I interviewed for my Job as Dentist. The company has recruiters ,who offered me a Job on phone. However, they promised me to send contract( Agreement) after dealing with some negotiation I had. In back and forth Emails, they ensured that I will get contract as soon as ,they hear from upper level.
First they denied if I am offered a job, so i furnished emails.Then they said sorry, that it was misunderstanding between recruiters and kept me hanging. I feel so betrayed. I am willing to plan legal Action. Please guide.
Divorce / Separation Lawyer
Contact an employment lawyer and bring along all the texts to determine whether you had an offer and a contract.
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Criminal Defense Attorney
You likely didn't have an enforcible offer because the emails made it subject to a contract. Consult an employment lawyer.
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Employment / Labor Attorney
It has to be determined if the e-mails, taken together, contain a written unconditional offer and acceptance of employment that contain all the terms required of an employment contract in NY. "Unconditional" means the agreement was not subject to any further action, negotiation on material points, or any vetting of your background and qualifications. You should seek counsel from an employment attorney regarding this. An employment lawyer such as myself can review your case and, if warranted, send the company and the recruiter a lawyer's letter that would get their attention and perhaps get the company to re-think hiring you.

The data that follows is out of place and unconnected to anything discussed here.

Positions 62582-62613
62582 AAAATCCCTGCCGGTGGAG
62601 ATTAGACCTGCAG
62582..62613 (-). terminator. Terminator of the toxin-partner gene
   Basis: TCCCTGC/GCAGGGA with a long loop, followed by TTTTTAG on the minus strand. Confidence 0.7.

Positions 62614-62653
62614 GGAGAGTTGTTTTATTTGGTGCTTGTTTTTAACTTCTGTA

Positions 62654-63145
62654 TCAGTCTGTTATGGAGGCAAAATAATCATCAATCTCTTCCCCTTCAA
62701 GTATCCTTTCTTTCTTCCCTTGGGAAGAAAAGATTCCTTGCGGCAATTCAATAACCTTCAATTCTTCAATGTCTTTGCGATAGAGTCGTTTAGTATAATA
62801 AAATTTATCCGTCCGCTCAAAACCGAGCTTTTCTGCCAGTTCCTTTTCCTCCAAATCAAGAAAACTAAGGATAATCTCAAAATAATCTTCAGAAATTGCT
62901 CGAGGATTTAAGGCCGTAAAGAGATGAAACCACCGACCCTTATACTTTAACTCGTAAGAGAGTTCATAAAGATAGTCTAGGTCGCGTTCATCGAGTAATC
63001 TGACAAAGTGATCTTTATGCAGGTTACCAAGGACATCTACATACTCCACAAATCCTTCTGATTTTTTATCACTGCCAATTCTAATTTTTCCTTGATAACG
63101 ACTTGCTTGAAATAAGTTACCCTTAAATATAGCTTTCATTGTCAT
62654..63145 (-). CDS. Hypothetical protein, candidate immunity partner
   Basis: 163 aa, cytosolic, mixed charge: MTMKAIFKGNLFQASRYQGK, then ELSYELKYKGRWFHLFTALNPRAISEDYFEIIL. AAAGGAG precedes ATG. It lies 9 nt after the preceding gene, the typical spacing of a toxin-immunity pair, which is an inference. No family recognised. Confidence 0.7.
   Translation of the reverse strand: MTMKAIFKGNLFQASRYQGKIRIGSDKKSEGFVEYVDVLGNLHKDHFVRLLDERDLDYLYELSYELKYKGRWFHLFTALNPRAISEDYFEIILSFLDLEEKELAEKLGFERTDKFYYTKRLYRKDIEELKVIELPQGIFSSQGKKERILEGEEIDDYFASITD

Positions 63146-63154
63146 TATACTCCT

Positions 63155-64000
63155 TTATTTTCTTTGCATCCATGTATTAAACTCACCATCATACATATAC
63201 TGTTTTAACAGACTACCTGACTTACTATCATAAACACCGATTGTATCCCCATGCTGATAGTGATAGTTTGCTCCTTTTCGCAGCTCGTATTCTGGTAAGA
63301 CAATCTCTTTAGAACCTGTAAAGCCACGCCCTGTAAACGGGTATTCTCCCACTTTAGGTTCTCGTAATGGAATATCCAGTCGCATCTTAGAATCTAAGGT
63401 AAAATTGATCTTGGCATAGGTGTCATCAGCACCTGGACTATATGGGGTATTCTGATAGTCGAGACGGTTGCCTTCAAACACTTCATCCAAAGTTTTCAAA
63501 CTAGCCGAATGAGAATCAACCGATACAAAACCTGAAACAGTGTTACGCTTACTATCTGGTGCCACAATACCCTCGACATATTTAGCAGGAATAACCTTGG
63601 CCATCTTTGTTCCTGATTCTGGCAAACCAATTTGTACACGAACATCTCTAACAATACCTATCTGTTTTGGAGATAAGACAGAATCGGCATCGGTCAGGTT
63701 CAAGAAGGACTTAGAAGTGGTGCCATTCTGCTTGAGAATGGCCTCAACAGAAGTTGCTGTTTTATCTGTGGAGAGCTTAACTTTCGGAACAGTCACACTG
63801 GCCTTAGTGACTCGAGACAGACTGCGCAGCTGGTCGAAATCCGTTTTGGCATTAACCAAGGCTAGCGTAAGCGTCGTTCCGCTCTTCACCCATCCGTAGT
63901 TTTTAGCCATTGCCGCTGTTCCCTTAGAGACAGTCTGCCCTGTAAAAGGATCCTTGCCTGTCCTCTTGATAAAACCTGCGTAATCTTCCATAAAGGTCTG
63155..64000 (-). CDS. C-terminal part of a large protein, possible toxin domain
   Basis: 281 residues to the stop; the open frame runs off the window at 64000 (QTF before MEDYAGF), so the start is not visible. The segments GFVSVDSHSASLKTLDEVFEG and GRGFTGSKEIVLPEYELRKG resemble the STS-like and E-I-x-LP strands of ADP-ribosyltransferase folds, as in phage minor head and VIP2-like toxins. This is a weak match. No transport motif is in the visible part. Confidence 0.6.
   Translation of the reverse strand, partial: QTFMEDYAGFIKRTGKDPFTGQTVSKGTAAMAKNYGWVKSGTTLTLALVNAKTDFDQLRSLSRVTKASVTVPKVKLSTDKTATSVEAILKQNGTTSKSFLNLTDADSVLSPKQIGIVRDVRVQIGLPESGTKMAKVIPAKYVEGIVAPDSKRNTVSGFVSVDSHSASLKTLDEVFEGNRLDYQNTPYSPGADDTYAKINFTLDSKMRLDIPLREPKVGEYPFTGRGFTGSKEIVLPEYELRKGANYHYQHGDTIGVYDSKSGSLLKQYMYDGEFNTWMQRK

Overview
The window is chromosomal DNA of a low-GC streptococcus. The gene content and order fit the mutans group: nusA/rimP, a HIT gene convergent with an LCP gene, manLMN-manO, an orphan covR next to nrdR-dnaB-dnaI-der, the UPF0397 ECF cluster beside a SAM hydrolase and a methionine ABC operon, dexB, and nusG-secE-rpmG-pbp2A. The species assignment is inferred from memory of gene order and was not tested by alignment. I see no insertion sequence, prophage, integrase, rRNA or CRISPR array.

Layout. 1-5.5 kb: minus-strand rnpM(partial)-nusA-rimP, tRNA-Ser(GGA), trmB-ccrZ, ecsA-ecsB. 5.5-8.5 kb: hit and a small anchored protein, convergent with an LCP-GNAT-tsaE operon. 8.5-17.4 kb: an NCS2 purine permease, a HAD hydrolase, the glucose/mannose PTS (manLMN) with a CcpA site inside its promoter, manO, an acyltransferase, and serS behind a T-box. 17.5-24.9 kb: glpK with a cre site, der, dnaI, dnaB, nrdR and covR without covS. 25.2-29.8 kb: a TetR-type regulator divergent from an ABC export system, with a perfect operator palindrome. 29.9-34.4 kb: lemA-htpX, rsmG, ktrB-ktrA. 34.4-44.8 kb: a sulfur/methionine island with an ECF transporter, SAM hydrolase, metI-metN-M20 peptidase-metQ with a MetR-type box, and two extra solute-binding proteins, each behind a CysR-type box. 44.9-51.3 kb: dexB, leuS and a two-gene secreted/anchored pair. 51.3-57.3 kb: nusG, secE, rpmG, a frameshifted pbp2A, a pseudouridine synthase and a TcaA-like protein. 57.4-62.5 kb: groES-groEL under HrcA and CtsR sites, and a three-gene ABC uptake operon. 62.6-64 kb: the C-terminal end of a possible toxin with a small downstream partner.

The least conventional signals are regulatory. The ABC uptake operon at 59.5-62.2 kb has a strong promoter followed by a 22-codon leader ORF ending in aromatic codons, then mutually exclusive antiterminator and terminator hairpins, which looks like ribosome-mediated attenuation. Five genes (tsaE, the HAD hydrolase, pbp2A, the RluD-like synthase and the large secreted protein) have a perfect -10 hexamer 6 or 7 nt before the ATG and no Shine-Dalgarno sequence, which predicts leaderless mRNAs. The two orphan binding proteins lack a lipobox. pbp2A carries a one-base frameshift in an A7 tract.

Unlikely you have any recourse at all as your question admits their was open points of negotiation to be resolved but in fact were not....so the fact that there was no meeting of the minds on one or more material matters will defeat any conclusion to the contrary., especially if had to do with noncompete and/or non solicitation issues post-termination of the contract in question.
My advice to you is to put your negative emotions aside for the moment and write a very polished and professional letter to the employer that withdrew the offer and inform them that although they are free to change their minds midstream that the way they did so was unprofessional and that you hope that this was just one instance and not their usual may of conducting business. The point will have been made and --who knows-- they may call you back realizing you are the kind of person who is professional to the end and better than they are. Burning bridges may nit be the best use of your time and money seeking retribution in the courts that will reflect negatively when you sit down for the next employer and they find out you are very litigious....could hurt you in ways you do not see at present.
My answer is not intended to be giving legal advice and this topic can be a complex area where the advice of a licensed attorney in your State should be obtained.